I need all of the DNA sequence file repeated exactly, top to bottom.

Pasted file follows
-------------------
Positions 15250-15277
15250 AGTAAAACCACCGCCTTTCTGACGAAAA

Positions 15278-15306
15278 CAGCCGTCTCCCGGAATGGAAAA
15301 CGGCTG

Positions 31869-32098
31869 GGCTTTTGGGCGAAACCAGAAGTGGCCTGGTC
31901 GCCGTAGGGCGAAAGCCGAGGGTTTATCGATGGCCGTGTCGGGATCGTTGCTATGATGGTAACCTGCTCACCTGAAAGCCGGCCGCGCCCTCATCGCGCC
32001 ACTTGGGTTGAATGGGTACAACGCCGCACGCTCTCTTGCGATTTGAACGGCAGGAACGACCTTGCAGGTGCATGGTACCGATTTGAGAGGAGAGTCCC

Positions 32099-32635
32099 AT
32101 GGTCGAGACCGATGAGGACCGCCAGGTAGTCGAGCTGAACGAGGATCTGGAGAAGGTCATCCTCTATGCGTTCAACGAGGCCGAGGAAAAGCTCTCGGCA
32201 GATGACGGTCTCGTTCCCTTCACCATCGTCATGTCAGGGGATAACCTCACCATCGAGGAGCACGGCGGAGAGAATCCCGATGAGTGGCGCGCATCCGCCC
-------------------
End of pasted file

Positions 15250-15277
15250 AGTAAAACCACCGCCTTTCTGACGAAAA

Positions 15278-15306
15278 CAGCCGTCTCCCGGAATGGAAAA
15301 CGGCTG

Positions 31869-32098
31869 GGCTTTTGGGCGAAACCAGAAGTGGCCTGGTC
31901 GCCGTAGGGCGAAAGCCGAGGGTTTATCGATGGCCGTGTCGGGATCGTTGCTATGATGGTAACCTGCTCACCTGAAAGCCGGCCGCGCCCTCATCGCGCC
32001 ACTTGGGTTGAATGGGTACAACGCCGCACGCTCTCTTGCGATTTGAACGGCAGGAACGACCTTGCAGGTGCATGGTACCGATTTGAGAGGAGAGTCCC

Positions 32099-32635
32099 AT
32101 GGTCGAGACCGATGAGGACCGCCAGGTAGTCGAGCTGAACGAGGATCTGGAGAAGGTCATCCTCTATGCGTTCAACGAGGCCGAGGAAAAGCTCTCGGCA
32201 GATGACGGTCTCGTTCCCTTCACCATCGTCATGTCAGGGGATAACCTCACCATCGAGGAGCACGGCGGAGAGAATCCCGATGAGTGGCGCGCATCCGCCC